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Saturday, September 17, 2011

Dracut farmer carries on the mission of 9/11 pilot

This Sept. 7, 2011 photo shows farmer Dave Dumaresq at his farm in Dracut.
DRACUT — Born and raised in the same community, they shared a love of agriculture. Farming the land was the road less traveled that each would choose. Along that road they became friends.

One would use his own land to reach out to immigrant farmers who needed a little guidance. The other would temporarily leave his busy agricultural business to travel to another continent to lend his expertise to farmers who also needed a little guidance.

Though each made a difference to farmers in need from another culture, the tragic consequences of a decade ago today would mean that one would do so in the other’s name.

American Airlines pilot, Capt. John Ogonowski, used his expansive White Gate Farm in Dracut to improve the lives of Southeast Asian immigrants who had fled the terror of Pol Pot’s regime in Cambodia. But he did so quietly. It was not until after Ogonowski became a victim of terror himself as the pilot of American Airlines [AMR] Flight 11 — the first to crash into the World Trade Center — that others learned of his compassionate work as part of the New Entry Sustainable Farming Project.

"Many were farmers in Cambodia and they knew how to farm, but not in New England," said Dave Dumaresq, owner of the 90-acre Farmer Dave’s in Dracut and Tewksbury.

All Ogonowski was asked to do was to lease his land, but he "would till the land for them and talk to them about crop timing and New England growth cycles, which are very different from Cambodia," Dumaresq said. "He would do some plowing, help them with irrigation, spread compost; and he established a greenhouse so they could start transplants and get a jump on the season."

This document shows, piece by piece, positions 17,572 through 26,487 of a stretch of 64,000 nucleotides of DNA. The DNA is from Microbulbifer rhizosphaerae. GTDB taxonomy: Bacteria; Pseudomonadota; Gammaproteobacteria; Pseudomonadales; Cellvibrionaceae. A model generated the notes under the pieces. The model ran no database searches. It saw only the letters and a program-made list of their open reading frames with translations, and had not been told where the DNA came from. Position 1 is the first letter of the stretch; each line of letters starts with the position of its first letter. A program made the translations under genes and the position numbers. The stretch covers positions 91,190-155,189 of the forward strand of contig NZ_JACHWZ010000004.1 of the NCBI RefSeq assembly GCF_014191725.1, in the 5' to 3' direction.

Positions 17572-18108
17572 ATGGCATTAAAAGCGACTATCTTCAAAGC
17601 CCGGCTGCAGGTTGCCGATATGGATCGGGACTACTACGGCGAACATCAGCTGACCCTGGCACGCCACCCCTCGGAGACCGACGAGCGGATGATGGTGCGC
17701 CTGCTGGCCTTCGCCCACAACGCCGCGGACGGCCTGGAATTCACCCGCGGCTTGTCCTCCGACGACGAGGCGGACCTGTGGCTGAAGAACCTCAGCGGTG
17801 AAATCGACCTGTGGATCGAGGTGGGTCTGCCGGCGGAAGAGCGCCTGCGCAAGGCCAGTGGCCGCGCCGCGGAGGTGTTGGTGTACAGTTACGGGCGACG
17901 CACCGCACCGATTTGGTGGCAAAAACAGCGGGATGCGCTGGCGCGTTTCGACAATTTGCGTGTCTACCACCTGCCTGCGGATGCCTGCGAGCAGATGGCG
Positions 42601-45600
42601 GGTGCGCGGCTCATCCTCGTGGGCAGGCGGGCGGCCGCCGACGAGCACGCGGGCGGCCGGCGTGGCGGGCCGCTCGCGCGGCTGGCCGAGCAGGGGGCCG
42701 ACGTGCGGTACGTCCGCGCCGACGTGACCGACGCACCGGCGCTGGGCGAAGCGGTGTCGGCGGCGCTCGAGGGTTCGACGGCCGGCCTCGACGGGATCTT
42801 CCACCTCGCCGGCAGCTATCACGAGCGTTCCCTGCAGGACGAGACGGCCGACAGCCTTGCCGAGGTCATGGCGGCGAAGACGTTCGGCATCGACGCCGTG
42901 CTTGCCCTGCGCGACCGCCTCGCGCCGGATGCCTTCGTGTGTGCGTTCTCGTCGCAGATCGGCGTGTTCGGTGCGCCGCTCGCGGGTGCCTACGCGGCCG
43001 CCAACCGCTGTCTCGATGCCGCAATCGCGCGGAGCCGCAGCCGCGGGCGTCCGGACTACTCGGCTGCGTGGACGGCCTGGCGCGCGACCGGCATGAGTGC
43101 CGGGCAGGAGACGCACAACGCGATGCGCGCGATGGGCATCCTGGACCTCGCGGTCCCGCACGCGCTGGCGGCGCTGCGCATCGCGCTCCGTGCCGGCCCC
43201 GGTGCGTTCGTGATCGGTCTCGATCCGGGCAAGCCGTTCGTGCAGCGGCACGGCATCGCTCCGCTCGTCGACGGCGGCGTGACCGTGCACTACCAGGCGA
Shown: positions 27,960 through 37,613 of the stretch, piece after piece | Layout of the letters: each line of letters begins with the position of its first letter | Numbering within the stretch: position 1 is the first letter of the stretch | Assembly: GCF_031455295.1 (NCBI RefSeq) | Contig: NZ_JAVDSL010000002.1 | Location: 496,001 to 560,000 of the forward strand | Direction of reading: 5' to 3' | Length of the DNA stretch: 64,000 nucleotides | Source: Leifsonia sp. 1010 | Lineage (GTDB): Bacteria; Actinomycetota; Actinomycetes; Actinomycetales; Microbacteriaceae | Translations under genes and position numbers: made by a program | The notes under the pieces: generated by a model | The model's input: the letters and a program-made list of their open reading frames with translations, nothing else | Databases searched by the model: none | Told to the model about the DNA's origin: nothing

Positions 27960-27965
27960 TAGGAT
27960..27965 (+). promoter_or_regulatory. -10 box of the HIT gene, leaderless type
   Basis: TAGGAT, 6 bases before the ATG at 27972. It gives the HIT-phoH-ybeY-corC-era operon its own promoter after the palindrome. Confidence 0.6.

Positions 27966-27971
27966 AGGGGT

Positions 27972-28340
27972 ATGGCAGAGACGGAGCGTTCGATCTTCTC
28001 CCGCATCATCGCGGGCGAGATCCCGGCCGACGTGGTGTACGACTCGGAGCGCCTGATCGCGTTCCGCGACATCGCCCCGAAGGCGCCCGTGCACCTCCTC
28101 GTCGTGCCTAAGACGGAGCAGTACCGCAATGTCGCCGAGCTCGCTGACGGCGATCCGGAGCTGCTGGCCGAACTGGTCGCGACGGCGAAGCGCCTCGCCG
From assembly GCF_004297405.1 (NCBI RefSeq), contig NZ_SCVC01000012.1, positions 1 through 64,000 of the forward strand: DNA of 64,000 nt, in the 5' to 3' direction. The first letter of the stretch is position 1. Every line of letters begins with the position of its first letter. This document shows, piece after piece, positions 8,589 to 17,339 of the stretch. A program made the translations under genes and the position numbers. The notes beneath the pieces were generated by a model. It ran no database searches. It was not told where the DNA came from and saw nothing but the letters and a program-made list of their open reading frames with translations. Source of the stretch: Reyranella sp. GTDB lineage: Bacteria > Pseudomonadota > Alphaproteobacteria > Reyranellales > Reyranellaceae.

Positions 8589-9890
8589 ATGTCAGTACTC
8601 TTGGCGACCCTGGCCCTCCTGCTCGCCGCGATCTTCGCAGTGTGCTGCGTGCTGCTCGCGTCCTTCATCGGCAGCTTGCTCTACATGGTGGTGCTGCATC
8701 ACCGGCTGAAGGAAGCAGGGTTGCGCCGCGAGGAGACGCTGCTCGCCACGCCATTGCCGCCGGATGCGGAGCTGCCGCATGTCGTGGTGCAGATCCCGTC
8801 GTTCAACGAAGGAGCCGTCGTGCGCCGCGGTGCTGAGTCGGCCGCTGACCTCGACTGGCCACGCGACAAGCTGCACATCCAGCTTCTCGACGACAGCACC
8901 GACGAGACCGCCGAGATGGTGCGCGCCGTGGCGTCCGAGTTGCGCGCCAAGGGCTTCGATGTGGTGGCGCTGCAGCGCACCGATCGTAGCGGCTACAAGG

The Cambodians "came from a rural area with lots of space, but ended up in small apartments in Lowell. They would bring the entire family up to John’s farm, and it gave them something they missed from home. They were back to nature, back to agriculture, and back outside, which brings happiness back," he said.

Many Cambodian immigrants were well educated but often were relegated to assembly work, Dumaresq said. Through Ogonowski’s guidance, "they could go out and farm and it gave them that sense of being."

Because of Ogonowski’s contributions to the immigrant farming community, the U.S. Agency for International Development’s Farmer to Farmer program was renamed the "John Ogonowski Farmer to Farmer Program" as part of the 2008 Farm Bill.

Providing for the transfer of knowledge from U.S. volunteers to farmers, farm groups, and agribusinesses in developing countries, it has benefited 1 million farmer families representing 5 million people.